Causation, Correlation, Dogma, Weight, and Health
Posted by Miriam Gordon on August 10, 2009
After acquiring the book almost a year ago, I (again) started reading Gary Taubes’ book entitled Good Calories, Bad Calories. Based on what I’ve read so far, and knowing Gary Taubes’ background, I believe it’s a very scholarly work, and very thoroughly researched. From the title, it’s obvious that this book considers the scientific evidence for specific types of diets and how they affect body weight regulation.
In the first part of the book, in order to draw parallels with current scientific evidence for the “epidemics of obesity and diabetes,” Taubes puts forth a detailed historical analysis of the decades-long debate on whether dietary fat intake was the definitive cause of, rather than merely correlated with, the rapid rise in the incidence of cardiovascular disease in the developed world that started in the 1920s (when consumption of red meat increased considerably). The upshot of this work is to point out what happens when a researcher, who becomes prominent for various reasons, influences health care policy even when his/her scientific data are far from conclusive. In this particular case, Taubes discusses the work of the prominent physiologist Ancel Keys, who was convinced based on his research that the observed rise in incidence of heart disease was due to increased blood cholesterol levels, which was in turn due to increased total dietary fat intake. Keys was apparently a formidable character who felt very strongly that his data conclusively proved this hypothesis, and was very quick to strongly criticize those who opposed his theories. Throughout this time period, and even into the 1960s, there were many prominent researchers who had serious reservations about Keys’ theories, based on scientific analysis of his data as well as their own. Nevertheless, because Keys was so forceful, Taubes brings various elements to show that the media picked up Keys’ theories, and physicians who were faced with an alarming medical mystery began to recommend low fat diets to their patients, despite serious controversy over Keys’ data.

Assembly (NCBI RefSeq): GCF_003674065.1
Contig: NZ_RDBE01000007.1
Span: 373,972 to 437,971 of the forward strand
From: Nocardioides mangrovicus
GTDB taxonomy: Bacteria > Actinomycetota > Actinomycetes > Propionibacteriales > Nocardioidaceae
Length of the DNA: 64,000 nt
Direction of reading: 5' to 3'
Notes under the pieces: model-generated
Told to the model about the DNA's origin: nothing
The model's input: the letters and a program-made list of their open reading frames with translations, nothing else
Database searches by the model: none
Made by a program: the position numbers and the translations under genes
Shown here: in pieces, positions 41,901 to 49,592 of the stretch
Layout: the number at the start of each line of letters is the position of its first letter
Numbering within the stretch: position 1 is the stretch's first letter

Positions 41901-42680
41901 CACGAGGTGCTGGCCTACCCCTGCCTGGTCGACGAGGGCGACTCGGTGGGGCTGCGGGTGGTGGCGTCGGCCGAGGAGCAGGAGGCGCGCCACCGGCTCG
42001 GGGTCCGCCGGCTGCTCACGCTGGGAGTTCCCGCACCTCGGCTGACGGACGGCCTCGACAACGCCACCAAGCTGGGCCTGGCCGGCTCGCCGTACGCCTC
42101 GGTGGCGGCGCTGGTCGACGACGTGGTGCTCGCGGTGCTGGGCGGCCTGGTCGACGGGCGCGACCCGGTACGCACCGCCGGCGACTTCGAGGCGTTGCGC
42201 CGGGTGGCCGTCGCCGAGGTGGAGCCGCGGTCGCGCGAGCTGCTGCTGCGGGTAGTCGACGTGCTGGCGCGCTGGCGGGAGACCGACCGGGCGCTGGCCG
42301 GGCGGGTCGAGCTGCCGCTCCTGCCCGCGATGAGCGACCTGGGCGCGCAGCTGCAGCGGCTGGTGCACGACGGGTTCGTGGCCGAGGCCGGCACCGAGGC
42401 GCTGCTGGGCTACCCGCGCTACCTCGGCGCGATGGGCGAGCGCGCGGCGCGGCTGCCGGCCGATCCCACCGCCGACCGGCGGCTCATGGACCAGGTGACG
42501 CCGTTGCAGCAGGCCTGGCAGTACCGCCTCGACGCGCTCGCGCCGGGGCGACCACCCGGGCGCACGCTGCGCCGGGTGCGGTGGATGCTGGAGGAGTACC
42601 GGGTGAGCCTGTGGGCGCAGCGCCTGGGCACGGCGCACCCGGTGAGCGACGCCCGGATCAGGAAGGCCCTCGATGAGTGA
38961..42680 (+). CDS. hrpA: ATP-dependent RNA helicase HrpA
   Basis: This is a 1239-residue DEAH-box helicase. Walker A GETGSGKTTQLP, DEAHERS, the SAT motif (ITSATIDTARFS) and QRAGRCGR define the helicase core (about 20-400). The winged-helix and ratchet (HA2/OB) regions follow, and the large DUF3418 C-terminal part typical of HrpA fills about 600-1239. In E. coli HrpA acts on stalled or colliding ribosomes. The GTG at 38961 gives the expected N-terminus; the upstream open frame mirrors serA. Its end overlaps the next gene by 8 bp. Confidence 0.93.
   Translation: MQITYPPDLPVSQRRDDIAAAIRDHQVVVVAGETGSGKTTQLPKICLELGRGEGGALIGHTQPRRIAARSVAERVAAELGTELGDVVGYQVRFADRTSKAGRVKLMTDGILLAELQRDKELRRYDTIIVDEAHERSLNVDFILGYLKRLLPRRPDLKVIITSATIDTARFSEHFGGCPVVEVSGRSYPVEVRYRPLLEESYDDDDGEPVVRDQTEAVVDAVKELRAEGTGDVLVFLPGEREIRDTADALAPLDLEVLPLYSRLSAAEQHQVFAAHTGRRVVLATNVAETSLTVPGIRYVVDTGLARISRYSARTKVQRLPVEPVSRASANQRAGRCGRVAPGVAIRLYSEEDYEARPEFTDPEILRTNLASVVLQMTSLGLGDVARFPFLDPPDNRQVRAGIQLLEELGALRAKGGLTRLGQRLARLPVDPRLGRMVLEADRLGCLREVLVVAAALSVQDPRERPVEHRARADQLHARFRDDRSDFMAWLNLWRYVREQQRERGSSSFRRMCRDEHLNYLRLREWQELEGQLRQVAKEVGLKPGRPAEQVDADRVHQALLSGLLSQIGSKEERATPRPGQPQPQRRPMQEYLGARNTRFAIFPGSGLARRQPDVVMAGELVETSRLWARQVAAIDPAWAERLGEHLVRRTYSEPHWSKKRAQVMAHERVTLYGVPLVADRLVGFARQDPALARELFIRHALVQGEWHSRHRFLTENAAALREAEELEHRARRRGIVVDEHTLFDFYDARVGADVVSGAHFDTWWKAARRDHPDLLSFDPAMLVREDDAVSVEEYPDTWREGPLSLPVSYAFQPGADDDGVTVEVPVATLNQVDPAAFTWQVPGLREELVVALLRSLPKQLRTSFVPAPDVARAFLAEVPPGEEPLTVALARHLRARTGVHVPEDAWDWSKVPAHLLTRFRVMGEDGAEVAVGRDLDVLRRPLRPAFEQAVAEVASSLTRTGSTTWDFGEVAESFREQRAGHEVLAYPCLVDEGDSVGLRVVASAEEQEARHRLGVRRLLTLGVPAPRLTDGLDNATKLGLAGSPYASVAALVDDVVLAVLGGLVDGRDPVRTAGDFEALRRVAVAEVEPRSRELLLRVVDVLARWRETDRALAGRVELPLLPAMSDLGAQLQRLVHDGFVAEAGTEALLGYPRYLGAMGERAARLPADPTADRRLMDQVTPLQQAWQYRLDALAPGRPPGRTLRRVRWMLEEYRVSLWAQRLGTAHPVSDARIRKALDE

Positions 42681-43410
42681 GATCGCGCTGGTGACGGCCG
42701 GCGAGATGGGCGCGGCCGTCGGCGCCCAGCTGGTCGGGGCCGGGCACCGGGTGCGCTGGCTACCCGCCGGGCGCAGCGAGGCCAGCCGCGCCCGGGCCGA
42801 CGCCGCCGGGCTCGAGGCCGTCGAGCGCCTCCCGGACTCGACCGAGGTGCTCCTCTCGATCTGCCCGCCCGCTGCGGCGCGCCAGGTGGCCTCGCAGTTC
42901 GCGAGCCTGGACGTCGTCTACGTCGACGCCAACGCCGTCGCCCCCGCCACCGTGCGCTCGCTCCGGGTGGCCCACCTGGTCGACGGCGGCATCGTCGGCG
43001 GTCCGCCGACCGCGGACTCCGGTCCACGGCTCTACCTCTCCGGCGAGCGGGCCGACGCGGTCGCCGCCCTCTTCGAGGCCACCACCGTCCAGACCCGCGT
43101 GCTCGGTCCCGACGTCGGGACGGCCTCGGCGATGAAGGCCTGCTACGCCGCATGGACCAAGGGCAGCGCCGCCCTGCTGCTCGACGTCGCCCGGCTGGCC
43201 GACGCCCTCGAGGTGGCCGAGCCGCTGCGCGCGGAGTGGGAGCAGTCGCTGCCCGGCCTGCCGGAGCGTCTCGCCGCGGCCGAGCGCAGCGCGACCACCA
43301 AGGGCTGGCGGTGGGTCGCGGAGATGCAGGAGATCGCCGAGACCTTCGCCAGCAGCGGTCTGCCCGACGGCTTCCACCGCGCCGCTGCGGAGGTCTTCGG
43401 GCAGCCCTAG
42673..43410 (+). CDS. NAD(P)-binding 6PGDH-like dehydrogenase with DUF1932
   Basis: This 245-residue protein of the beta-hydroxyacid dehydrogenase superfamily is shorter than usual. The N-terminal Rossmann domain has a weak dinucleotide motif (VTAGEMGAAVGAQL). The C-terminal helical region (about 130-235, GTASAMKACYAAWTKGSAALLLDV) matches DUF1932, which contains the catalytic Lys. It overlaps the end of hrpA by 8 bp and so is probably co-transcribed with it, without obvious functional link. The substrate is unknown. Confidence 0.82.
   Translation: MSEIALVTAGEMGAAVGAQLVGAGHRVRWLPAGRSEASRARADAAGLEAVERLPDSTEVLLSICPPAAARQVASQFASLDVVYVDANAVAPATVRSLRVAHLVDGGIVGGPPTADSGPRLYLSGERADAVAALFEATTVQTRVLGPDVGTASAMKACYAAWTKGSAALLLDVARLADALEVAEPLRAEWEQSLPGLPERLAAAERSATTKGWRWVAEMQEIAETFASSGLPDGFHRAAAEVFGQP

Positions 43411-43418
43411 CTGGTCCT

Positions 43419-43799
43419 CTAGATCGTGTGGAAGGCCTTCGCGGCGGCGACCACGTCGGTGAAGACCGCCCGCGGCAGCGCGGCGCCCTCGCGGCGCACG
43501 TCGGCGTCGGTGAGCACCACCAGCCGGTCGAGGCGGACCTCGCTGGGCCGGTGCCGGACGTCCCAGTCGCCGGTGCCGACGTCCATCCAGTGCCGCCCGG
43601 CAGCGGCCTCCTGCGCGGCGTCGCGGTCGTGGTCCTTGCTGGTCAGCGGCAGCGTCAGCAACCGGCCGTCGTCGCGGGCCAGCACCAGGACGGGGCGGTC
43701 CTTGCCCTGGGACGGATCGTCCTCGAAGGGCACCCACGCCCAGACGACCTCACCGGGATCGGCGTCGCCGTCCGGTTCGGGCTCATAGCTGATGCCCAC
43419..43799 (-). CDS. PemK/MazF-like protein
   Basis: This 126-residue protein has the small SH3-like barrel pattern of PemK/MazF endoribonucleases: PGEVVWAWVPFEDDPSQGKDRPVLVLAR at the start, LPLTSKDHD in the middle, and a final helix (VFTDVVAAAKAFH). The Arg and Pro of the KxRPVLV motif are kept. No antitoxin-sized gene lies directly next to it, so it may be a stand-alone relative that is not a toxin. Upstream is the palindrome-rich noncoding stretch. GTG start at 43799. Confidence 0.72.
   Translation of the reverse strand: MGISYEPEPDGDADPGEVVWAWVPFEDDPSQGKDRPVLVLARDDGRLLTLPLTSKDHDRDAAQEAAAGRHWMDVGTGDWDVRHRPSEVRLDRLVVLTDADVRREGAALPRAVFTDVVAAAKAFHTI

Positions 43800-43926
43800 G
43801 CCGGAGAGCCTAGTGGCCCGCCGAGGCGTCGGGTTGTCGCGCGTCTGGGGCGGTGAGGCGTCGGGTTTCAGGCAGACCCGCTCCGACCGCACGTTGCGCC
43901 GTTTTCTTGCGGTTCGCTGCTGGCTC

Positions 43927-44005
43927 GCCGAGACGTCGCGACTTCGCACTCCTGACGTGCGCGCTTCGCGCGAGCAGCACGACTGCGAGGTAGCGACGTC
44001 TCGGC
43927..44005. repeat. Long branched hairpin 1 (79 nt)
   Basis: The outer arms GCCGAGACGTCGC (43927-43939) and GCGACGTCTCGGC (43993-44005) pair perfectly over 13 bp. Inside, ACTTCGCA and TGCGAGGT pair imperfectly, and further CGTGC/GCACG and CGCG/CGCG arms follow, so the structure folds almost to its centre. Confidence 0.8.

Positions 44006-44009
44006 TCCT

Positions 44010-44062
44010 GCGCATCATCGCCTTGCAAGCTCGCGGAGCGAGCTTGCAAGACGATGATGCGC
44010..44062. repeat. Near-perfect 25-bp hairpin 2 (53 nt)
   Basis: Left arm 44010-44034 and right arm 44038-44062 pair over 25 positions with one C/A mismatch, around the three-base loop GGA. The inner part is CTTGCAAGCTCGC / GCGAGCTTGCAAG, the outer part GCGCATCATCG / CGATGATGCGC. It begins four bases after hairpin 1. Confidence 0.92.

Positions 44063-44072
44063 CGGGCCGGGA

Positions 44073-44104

In such a scenario, the question becomes one of correlation versus causation, i.e., depending on how solid the scientific evidence is for any given observed public health phenomenon, one might be able to say there is a CORRELATION of an observed public health trend with disease, rather than being able to state, through a solid base of scientific evidence, that the observed trend CAUSES the disease. There is considerable scientific evidence demonstrating that the physical attribute of fatness does not conclusively indicate bad health, and that many “obese” individuals are metabolically healthy.
One reason for this phenomenon of correlation overpowering the media is that it provides a solid message to address what appears to be an alarming trend. Often, people don’t have the patience to wait for conclusive scientific evidence to be produced when faced with a potentially scary scenario. When scientific evidence that contradicts the popular theory is published, it tends to be ignored, because it contradicts what has become DOGMA. This is what has happened with “obesity” research. Taubes skillfully points out that when scientifically observed correlations are not thoroughly researched scientifically, and they become socially accepted as dogma, real scientific progress breaks down.